Investigation of bonding mechanisms of friction surfacing coatings by scanning- and transmission-electron-microscopy
Ahmet Karkar, University Duisburg-Essen, Duisburg, GermanyJonas Ehrich, University Duisburg-Essen, , Arne Roos, Helmholtz-Zentrum Geesthacht, , Stefanie Hanke, University Duisburg-Essen, Duisburg, Germany
Friction Surfacing is a solid-state joining process, by which metal coatings can be deposited without obvious dilution. The coating material is plasticized by friction and severe plastic deformation, and undergoes dynamic recrystallization during deposition. Depending on process parameters and material combination, in the substrate material a heat affected zone but hardly any deformation is observed. The bonding mechanisms are to date not fully understood. Theories as to the reasons for the good joint strengths are based on mechanical interlocking or diffusion, but no detailed investigations have been carried out. In this study, microstructural features in the bonding zone of coatings from Al alloys 5083 and 6082 on substrate from Al alloy 2024, as well as from Ni base alloy 625 on carbon steel were investigated by Scanning- and Transmission-Electron-Microscopy.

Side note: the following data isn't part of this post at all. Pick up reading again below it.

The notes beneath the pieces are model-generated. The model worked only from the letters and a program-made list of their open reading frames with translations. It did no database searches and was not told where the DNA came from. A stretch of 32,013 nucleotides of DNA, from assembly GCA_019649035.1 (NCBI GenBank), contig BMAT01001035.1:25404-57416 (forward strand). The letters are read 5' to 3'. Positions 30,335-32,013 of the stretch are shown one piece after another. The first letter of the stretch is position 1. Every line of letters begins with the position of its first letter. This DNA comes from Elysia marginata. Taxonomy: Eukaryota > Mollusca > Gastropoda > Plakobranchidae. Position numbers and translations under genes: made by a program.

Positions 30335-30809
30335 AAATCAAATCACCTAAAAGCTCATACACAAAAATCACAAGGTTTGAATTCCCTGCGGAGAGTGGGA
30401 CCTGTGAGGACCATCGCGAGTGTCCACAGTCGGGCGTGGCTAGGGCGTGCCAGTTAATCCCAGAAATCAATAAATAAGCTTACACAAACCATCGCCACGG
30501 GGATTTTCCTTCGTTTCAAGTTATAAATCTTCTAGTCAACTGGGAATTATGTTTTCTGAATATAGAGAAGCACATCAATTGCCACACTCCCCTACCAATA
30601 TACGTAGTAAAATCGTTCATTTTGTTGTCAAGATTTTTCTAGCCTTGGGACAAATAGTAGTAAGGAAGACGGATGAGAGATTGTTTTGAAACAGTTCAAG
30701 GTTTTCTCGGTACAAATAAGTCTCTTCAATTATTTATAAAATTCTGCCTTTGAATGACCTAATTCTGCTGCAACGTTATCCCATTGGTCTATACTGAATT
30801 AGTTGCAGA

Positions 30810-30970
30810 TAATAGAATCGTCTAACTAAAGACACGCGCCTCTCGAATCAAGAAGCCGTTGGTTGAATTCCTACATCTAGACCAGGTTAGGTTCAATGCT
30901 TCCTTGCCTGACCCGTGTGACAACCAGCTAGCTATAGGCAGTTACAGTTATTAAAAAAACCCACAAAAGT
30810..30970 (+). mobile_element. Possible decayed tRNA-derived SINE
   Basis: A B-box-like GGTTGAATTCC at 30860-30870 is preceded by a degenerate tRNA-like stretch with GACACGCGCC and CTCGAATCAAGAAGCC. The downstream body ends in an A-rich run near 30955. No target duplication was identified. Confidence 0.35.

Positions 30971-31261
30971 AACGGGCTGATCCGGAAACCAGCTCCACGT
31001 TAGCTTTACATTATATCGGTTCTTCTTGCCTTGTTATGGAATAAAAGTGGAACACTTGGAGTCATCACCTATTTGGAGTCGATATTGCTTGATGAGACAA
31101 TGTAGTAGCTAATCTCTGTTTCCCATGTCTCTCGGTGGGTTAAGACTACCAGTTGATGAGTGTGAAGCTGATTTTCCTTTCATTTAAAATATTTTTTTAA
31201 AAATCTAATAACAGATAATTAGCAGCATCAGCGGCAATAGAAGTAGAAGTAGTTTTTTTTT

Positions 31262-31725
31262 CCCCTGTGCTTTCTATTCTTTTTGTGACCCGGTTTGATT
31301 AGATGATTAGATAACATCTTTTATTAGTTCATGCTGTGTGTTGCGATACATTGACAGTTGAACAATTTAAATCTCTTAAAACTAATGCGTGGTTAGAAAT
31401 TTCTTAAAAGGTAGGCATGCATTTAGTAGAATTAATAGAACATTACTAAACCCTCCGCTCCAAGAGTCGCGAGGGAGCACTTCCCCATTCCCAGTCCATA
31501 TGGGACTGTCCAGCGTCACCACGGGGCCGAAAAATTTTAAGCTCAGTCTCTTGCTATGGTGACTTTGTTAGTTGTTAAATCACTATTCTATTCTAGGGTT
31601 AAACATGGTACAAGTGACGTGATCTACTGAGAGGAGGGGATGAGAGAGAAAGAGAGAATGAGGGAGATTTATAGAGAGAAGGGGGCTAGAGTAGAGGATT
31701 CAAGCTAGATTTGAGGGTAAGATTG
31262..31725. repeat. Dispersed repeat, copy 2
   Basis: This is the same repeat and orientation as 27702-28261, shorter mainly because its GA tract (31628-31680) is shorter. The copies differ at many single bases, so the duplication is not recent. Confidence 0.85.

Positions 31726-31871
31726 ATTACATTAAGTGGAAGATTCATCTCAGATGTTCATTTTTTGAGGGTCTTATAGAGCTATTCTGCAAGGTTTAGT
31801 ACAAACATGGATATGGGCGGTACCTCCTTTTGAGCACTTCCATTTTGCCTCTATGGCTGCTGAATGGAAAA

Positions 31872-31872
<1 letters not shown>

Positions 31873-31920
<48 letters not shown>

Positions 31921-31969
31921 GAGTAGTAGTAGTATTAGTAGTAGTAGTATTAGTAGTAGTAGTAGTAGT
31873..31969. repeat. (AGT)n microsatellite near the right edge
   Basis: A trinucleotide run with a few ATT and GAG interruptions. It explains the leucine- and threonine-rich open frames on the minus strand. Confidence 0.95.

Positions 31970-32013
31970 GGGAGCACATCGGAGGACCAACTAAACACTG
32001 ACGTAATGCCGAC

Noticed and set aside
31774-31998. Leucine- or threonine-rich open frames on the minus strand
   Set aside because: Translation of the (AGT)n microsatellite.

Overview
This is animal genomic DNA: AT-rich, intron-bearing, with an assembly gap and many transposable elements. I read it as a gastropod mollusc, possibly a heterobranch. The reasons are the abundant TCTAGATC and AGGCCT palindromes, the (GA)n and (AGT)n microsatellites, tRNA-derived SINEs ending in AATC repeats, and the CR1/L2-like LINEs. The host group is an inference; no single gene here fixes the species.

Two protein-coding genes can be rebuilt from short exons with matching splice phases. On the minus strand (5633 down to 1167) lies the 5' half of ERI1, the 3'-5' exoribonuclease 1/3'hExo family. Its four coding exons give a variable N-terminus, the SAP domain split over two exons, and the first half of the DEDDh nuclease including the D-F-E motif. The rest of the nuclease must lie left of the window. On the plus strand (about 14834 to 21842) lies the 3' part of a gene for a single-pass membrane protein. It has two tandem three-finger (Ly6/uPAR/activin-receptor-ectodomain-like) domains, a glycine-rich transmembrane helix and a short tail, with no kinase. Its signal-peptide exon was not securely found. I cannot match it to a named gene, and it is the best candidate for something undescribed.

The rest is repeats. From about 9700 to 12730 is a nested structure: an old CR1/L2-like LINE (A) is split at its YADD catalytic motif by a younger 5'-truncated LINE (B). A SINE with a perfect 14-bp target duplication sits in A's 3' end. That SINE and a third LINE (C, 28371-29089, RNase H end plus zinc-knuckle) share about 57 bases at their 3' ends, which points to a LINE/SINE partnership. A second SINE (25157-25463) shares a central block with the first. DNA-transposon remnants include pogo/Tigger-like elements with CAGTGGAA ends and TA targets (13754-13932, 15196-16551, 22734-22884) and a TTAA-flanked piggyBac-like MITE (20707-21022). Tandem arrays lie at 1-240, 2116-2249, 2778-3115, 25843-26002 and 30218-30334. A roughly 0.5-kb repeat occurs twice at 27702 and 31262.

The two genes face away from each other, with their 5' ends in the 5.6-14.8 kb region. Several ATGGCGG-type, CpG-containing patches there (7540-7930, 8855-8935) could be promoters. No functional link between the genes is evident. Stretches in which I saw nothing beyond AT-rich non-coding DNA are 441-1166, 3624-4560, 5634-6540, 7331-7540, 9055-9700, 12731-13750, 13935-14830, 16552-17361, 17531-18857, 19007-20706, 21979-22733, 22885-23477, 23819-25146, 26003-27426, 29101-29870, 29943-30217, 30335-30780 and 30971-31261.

The results show that processing times were too short for significant diffusion to take place between the Ni and Fe based materials. All material combinations showed a sharp interface between coating and substrate by SEM. Nevertheless, for the Al alloys TEM investigations showed that a transition region exists between the fine grained coatings and the coarse microstructure of the substrate. Within this region, oxide particles from the sheet surface are distributed along grain boundaries, and irregular grain sizes and precipitate distributions were observed.
Further studies are required to investigate the microstructure in the bonding region in more detail, and to clarify effects of different joining parameters (forces, speeds…) and variations between different material combinations. Still, the results of this study imply that joining in FS is mainly achieved by the plastic deformation at high temperatures and process pressures, which leads to a direct metal-metal contact across large areas of the contacting surfaces and in some cases the mechanical mixing of a thin layer of the materials.